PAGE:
The Firebird (Slains, #2)(Author: Susanna Kearsley) + (Year: 2013) + (Goodreads)


Another book I’ve had for a really long time and just now decided to read. Well… I wouldn’t have missed out on much, had I not read it.

The Firebird was not terrible, but it just wasn’t anything special whatsoever. It was bland and long and not very eventful. While I expected the characters’ powers to be an important driving force of the book, they seemed more like background noise, while the main story was that of the character of Anna, who was just a little girl caught in an a somewhat exciting period of history.

I will not pretend that I was familiar with the historical background of the book, because in all honesty, it was something that Bulgarian history books must have considered somewhat irrelevant to us. Therefore, I managed to learn some interesting facts about the struggles in Scotland, Ireland and England, and also a great bit about the history of the Russian empire and St. Petersburg. From this point of view, the book was more or less entertaining.

But that’s where it all ended.

The actual story was not even that of a main character of the abovementioned events. Anna was just a nice girl who knew all the right people. The other characters in the book all seemed to be greatly attached to her, but I just couldn’t understand why. Her charm remained a mystery to me, and so did everyone’s infatuation with her.

I felt more or less the same about the other two main characters, Nicola and Rob. I think I would have liked to read a bit more about them so that I can actually be interested in at least one storyline in the book, but they were just as shallow of characters, as Anna seemed to me.

While The Firebird didn’t suffer from any spectacular flaws, unfortunately, it didn’t have any great virtues either. So much so that I’m afraid I will have forgotten all about it in a couple of months’ time.


“Kuyruklu Yıldız Altında Bir İzdivaç” by Hüseyin Rahmi Gürpınar

Kuyruklu Yıldız Altında Bir Evlenme(Author: Hüseyin Rahmi Gürpınar) + (Year: 1912) + (Goodreads)

(Around the World: Turkey)


The title of this book translates as “a marriage under a comet”, the comet in question being the Halley comet. The story follows the lives of several people, who are preparing for the coming of the Halley comet, some of them terrified of the end of the world, and some, taken by the fire of love.

I was rather curious about the book, as it is considered one of the classics of Turkish literature, with the author being one of the people who are still studied in school and university. I can imagine how this book was progressive and unexpected for its time, however, in our age, it seems very grotesquely simplistic in terms of interpersonal relations. The relationship between the main characters develops in a very absurd, intentionally or not so, way, with the main character falling in love with the girl by the end of her first letter to him.

For the life of me, I could not do anything but strongly dislike Irfan Galip, who was the epitome of a daft male who thinks himself intelligent and progressive, while at the same time acting like he is so much better than everyone else, women most of all. His dismissive attitude toward the woman’s desires to be treated as an equally intelligent individual frustrated me so much. Even today I have received that attitude from men and I couldn’t help but hate seeing it in this book, too: “I believe that women are just as smart as men, but please shut up when I speak and leave the men to fix this.” It’s the same thing that I’ve seen with people in highly religious countries who say “I’m atheist, but it would be highly immoral for my sister to be a waitress because it goes against the foundations of society.” IT DOES? Or does it, perhaps, go against the religious beliefs that are so deeply ingrained in you that you don’t even realize that you are abiding by them?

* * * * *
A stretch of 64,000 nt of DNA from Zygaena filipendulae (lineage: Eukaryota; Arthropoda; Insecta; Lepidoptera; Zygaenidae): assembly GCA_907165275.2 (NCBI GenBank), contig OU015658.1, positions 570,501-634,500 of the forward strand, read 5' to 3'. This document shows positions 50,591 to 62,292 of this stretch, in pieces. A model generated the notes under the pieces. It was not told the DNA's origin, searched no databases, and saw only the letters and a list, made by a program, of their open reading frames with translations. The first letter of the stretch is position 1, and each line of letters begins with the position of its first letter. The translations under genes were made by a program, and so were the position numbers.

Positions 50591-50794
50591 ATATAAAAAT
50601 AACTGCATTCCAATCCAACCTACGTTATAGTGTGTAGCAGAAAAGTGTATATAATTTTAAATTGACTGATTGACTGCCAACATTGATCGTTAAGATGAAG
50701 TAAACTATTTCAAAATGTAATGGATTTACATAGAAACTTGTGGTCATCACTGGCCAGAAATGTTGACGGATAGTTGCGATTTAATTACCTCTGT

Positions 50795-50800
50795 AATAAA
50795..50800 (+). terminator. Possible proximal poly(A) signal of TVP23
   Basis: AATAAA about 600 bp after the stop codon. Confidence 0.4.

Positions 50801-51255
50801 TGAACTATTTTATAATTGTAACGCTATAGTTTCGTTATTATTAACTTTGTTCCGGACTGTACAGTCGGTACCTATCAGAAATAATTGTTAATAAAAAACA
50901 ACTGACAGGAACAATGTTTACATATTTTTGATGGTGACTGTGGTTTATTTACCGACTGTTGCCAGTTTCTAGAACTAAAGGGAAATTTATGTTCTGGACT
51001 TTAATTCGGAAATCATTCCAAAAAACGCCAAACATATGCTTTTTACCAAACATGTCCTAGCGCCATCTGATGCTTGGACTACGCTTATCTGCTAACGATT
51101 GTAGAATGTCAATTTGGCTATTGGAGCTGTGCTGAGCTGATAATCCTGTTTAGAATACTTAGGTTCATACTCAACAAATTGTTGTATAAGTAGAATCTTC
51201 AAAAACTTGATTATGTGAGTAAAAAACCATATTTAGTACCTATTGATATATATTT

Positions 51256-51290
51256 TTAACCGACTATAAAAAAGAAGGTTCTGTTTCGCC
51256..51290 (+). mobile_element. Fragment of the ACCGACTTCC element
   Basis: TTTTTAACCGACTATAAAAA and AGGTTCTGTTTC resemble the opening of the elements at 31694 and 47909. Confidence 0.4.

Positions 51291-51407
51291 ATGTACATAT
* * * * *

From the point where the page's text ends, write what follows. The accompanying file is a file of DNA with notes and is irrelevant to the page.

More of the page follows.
One thing I did approve of however, was the depiction of the woman who, despite everything, was trying to be emancipated and well-read. At the time this book was written, the place of the woman in the Ottoman empire was not in the university or the library, so I can only imagine how shocking it was that the author challenged that position of the woman in his world.

“Geekerella” by Ashley Poston

Geekerella(Author: Ashley Poston) + (Year: 2017) + (Goodreads)


Geekerella is a pretty cute retelling of the classical fairytale. I was immediately drawn to it because I’m a sucker for this type of books. I can say that although I have enjoyed similar novels more, I still liked Geekerella.

Since we are all familiar with Cinderella, I will not get into the story behind Geekerella, except that it’s obviously a modern-day version of the story, pumpkin truck and all.

I couldn’t help but draw a parallel between this and A Cinderella Story, one of my favourite movies during my pre- and early teens. Both movies approach the story in a modern way, but they don’t have much more than that in common. So in this sense, Geekerella succeeded in adding originality to the famous narrative.

I also liked the way the author built the main characters. They were well-written and thought-through. My favourite character, however, was one that might have gone under the radar. The dog. He was amazing. No… he was… a good boy!


The characters that I didn’t like were also the ones that were not very well written, in all honesty. Like Elle’s mother or Darien’s father. They were pretty important to the plot. Just as Chloe was. And yet, all “bad” people in the book seemed a bit shallow and there were no real reasons for their actions. This was probably the main drawback in Geekerella. Once the story was adapted to modern days, it needed a valid reason to be the way it is. In the fairtytale, a character like the evil step-mother makes sense, but that’s not exactly so if the setting is contemporary. It needs a lot more explaining in order to seem as plausible as the feelings of Elle which were the result of her step-mom’s actions.

As for the fandom story. Well… I do believe in the power of the fandom, and I have been and still am in some fandoms myself. Yet, it seems a bit hard for me to actually imagine passion as strong as Elle and Darien’s. To know everything about a show in such extent, as well as to be completely submerged in the world of the fandom, seems a bit excessive and while I’m not judging or mocking anyone, I do admit that I simply have a hard time understanding it.